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Health, safety and working from home.

Health, safety and working from home.

As we approach April 28th - World Day for Health and Safety, it’s worth remembering that managing workplace risks doesn’t just involve the traditional workplace of an office, warehouse, factory, being out on the road or at any other site or premises where work might be carried out.  It covers all workplaces, even those where your employees may be sent that are controlled by others and homes for those hybrid working.

The pandemic forced many jobs to be done from home and for lots of us, home or hybrid working has become much more common. Good employers took employee wellbeing seriously and went beyond merely checking that laptops and screens were fit for purpose and being used correctly.  Ergonomics were taken seriously and measures put in place to mitigate the impact of isolation on good mental health too. Just because a co-worker was physically remote, did not mean they couldn’t have the benefit of supervision and other forms of regular contact.  Technology helped us all achieve a measure of this.

However, using Teams or similar platforms wasn’t ideal and for those of us now back in the workplace more regularly, we appreciate that there really is no substitute for face-to-face meetings, collaboration and in-person training.  It’s clear striking the right balance between working from home and being “at work” is vital for good mental health, wellbeing, professional development and operational effectiveness.

That aside, the Management of Health and Safety at Work Regulations 1999 make clear that the risks arising from home working need to be assessed like any other.  That includes the impact of lone-working, stress at work, dealing with emergencies and even things like slips, trips and falls.  Basically, any risk to the health and safety of employees to which they are exposed whilst they are at work is covered.

So if a worker trips and injures themselves during the course of their employment, as a result of a cable out of place in their homeworking space that was supplied by the employer technically that should be reported under the Reporting of Injuries, Diseases and Dangerous Occurrences Regulations (RIDDOR).  Of course, one challenge for the employer will be respecting the privacy of a workers home while at the same time taking appropriate steps to ensure that a workspace is set up correctly and thereafter, remains safe.  To do this, having a clear policy and practical guidance in place will be key as well as a willingness to revisit this with staff periodically.  Given that someone’s home working space is not an environment over which the employer has much control, it is important they do what they can to encourage and guide good practice and frankly, be in a position to demonstrate that this has been done should they ever be challenged.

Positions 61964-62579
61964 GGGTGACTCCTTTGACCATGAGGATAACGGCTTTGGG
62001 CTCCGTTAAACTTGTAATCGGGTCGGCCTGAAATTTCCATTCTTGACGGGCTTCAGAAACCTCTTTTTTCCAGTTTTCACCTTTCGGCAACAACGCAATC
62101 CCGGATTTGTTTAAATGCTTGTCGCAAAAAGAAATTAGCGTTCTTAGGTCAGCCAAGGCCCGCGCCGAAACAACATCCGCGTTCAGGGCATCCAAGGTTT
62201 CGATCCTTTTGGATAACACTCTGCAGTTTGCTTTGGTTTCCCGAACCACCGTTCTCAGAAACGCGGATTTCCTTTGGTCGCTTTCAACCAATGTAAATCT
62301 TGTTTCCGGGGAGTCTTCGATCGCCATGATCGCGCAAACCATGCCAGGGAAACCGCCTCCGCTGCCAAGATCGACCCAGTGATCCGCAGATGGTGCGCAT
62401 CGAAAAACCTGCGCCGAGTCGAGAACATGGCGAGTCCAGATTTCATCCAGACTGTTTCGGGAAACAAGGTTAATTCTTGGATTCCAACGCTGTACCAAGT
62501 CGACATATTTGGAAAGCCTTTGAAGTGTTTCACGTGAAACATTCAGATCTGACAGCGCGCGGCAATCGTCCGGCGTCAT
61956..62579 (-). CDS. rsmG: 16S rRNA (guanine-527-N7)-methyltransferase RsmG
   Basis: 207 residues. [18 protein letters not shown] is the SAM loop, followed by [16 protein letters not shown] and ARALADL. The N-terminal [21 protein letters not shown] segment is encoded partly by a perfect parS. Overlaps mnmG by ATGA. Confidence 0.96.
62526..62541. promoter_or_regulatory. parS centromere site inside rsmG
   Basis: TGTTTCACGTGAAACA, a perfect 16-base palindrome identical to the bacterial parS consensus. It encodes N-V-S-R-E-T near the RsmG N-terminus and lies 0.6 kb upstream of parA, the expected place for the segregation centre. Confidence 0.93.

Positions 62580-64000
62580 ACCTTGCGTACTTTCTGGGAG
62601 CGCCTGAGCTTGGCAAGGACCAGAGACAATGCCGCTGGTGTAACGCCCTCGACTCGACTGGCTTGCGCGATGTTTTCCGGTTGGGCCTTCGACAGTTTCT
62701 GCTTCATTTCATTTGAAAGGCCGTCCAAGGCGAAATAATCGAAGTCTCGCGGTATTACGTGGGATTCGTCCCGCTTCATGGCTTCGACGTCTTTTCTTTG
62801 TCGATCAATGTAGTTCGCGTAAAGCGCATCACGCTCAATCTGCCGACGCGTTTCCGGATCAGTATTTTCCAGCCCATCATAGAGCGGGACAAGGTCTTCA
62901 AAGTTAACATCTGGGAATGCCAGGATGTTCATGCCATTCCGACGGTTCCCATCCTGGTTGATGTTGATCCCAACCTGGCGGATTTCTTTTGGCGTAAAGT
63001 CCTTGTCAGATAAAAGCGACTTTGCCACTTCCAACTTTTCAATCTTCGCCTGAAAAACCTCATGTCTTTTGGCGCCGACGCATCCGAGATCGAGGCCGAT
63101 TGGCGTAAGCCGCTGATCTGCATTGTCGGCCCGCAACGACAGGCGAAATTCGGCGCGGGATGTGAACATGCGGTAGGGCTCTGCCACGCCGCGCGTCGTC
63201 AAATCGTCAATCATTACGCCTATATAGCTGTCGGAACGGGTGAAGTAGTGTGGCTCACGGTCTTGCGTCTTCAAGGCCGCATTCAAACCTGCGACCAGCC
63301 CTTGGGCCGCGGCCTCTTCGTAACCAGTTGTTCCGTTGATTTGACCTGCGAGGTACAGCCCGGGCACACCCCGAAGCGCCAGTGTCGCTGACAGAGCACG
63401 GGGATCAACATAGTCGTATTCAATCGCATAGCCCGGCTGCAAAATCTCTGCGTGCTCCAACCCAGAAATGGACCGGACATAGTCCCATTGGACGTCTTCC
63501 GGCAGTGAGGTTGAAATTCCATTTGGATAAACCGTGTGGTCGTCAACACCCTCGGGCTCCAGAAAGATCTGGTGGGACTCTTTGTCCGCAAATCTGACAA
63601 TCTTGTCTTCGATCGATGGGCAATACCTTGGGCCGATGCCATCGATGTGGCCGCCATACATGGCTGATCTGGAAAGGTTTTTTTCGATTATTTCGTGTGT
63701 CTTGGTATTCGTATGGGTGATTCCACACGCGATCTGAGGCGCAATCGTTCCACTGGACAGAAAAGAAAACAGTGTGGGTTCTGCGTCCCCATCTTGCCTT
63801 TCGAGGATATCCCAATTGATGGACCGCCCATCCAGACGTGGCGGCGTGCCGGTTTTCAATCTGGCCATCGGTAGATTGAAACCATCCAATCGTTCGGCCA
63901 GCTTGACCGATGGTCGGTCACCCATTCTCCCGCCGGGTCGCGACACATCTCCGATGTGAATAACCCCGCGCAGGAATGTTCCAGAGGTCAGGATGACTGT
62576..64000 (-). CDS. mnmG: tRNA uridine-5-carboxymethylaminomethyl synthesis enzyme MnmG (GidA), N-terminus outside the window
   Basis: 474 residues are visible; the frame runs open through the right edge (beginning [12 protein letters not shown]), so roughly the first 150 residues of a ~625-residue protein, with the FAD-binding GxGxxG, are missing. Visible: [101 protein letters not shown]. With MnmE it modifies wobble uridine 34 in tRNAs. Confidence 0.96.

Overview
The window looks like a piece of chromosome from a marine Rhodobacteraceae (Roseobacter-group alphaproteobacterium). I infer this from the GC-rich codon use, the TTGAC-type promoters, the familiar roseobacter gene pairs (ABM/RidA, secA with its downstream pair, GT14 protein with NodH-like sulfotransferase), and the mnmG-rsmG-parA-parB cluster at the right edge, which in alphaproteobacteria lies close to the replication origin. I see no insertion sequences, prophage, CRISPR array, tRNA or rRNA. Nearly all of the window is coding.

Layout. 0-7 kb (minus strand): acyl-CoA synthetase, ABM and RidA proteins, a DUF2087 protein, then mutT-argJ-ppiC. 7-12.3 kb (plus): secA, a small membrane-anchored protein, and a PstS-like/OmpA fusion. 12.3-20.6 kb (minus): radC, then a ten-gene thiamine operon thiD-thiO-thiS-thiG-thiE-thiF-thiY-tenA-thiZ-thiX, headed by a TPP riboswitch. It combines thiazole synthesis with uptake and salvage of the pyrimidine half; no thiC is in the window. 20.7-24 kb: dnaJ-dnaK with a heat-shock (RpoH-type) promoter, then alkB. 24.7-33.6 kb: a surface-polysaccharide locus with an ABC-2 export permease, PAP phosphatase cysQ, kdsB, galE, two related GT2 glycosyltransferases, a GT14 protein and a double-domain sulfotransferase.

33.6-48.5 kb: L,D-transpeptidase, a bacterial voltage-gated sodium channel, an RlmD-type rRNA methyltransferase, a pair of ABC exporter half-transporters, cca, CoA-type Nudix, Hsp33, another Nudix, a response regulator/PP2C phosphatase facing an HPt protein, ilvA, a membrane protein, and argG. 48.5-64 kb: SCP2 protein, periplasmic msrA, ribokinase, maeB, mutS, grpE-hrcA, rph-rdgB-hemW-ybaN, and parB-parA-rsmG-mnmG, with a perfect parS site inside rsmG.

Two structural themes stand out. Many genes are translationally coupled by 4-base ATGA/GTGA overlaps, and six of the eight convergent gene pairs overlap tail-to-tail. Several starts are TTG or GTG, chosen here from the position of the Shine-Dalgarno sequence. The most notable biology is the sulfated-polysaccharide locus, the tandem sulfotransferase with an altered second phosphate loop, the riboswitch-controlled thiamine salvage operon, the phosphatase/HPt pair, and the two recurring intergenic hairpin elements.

It’s also important to note that this isn’t all just down to the employer.  Workers also have a responsibility to keep themselves safe under the Health and safety at Work Act 1974. This includes making sure no unnecessary risks are taken, that they cooperate fully with their employer, follow guidance and supervision given, participate in training offered and if for example, there is a fault with equipment, make sure this is reported promptly and resolved.

Managing stress is also a perennial issue, especially in relation to those working at home.  So appropriate use of supervision sessions, risk assessment questionnaires and other tools should be made so that the pressure doesn’t start to build up and adversely impact mental health.  The HSE has a wealth of guidance on this and ACAS also provides specific home-working guidance too.  Out of sight should definitely not mean out of mind and it is incumbent on employers to do all they reasonably can to support staff at home and mitigate risk.  Equally, staff need to do their part, make use of employee support programs where offered, engage with the managers and colleagues and seek help if they need it.

If you feel your organisation would benefit from an audit of the current policies it has in place on hybrid working or you need any specific advice on this important area, please get in touch with a member of the employment team on 03330 430350.

About the author

Chris Phillips
Chris Phillips

Chris Phillips



For more information, contact Chris Phillips or any member of the Employment team on +44 131 322 6163.